Alexander Forrester-ColesThis devised play takes Oscar Wilde’s Ballad of Reading Gaol as its inspiration, that haunting, haunted work analysing reaction to the death penalty by the prisoners. The condemned man had killed the thing he loved; but each man kills the thing he loves, so it’s a case of There but for the Grace of God. And that’s what the audience feels too; without knowing the crime that our prisoner has committed, we can’t have a truly informed reaction to his plight. And it’s the not knowing that really makes this a curiously intense and thought-provoking drama.

Jac BurbridgeWhen you arrive in the church, you’re disconcerted from the start. Should you sit in the pews? Should you sit in the choirstalls? There are various prisoners loafing their way around the chancel, but a burly guard has his back to you and you wonder, do I dare walk past him and sit down? You do. The prisoners are enjoying (if that’s the right word) their free association time, so you eavesdrop on conversations, games, petty squabbles, and so on. One solitary prisoner seems very uncomfortable in this environment; we later discover that he has a great aptitude for art and an addiction to accuracy –- thus I deduced he was somewhere on the autistic spectrum. Into this melting pot arrives the Accused; a man with a reputation so bad that (almost) all the other prisoners avoid him, swear at him, despise him. Only the autistic prisoner doesn’t avoid him, but only because there’s still 23 minutes of his free time left.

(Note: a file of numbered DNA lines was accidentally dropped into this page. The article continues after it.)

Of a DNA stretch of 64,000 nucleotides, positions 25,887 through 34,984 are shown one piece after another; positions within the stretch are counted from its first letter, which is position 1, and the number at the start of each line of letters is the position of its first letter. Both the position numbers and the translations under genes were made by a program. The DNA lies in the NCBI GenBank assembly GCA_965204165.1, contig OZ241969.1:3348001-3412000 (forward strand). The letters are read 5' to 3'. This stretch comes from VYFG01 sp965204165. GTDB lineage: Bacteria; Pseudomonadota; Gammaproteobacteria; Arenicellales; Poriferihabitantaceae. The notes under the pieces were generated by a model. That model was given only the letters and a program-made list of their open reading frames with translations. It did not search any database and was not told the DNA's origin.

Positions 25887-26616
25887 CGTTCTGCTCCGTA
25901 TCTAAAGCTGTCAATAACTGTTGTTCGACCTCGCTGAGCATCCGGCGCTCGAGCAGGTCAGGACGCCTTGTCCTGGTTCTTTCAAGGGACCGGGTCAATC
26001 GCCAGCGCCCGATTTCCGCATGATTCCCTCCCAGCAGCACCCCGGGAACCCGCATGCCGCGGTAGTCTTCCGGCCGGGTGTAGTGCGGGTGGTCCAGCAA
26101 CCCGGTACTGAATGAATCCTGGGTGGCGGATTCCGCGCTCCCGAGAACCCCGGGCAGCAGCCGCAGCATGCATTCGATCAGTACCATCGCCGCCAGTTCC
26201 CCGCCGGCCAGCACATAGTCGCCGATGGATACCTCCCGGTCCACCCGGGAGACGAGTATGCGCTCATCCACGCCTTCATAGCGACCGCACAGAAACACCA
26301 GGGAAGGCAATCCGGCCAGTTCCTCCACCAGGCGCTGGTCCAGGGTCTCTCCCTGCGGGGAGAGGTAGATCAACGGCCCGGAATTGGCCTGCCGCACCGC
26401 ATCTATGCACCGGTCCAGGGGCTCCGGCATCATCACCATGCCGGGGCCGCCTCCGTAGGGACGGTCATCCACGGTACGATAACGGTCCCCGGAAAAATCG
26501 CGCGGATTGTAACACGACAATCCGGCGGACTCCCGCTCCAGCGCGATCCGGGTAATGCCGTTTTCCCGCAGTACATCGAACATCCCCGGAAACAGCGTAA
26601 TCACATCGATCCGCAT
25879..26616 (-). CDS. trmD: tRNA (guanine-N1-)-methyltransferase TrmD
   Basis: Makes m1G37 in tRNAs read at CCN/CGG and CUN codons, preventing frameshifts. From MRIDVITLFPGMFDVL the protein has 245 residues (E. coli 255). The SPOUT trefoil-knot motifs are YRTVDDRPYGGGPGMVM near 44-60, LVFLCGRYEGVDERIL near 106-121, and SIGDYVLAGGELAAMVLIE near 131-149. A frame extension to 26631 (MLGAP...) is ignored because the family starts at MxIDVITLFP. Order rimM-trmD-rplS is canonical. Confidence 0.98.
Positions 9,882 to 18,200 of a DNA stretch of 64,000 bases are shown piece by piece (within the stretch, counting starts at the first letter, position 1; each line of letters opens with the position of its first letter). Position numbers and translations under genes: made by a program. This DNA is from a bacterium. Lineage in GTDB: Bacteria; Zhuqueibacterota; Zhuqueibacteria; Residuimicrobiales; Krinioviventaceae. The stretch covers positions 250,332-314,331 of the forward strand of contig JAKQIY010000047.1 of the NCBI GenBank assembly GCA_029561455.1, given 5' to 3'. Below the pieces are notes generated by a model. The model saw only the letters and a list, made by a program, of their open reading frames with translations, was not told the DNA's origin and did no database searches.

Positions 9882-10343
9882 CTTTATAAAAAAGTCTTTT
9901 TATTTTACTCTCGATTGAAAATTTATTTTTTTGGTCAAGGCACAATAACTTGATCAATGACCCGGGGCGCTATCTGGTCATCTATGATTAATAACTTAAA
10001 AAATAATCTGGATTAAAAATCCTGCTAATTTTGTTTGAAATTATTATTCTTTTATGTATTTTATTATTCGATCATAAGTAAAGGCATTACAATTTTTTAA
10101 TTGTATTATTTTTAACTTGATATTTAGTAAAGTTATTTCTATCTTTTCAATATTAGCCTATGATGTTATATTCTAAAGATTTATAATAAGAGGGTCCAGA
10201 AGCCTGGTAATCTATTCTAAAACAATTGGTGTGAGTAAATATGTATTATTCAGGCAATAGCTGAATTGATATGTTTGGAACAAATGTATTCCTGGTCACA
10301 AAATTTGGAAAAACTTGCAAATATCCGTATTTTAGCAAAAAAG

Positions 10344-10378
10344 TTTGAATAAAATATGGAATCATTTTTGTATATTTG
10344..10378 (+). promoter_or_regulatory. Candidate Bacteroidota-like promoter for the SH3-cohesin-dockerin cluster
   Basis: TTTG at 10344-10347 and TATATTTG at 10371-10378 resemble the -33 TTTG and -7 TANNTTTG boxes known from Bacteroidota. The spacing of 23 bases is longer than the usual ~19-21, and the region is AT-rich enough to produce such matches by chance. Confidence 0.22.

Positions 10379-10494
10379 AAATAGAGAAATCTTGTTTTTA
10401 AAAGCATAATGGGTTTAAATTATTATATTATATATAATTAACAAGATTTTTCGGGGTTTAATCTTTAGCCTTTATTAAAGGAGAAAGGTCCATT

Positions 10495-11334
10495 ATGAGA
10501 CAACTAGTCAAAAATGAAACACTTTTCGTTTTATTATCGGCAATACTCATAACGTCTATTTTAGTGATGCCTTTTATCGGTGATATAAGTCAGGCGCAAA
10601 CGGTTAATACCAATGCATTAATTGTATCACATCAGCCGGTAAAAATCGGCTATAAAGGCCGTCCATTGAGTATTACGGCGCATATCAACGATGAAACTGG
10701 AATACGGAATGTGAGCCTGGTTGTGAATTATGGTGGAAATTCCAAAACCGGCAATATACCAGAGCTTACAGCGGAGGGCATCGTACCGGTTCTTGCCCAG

Kate Morgan-JonesThere are four guards, each with a different attitude to the prisoner. One detests him for what he has done, and doubtless will show him no mercy at any time he’s under his tender care. Another treats him like any other prisoner – which is with great kindness as she is the nurturing type. A third is ghoulishly fascinated by him – almost a fan – and wants to know how it feels to have your own death hovering so near. The fourth, whilst naturally an enforcer, is prepared to bend the odd rule to make his last few days more bearable.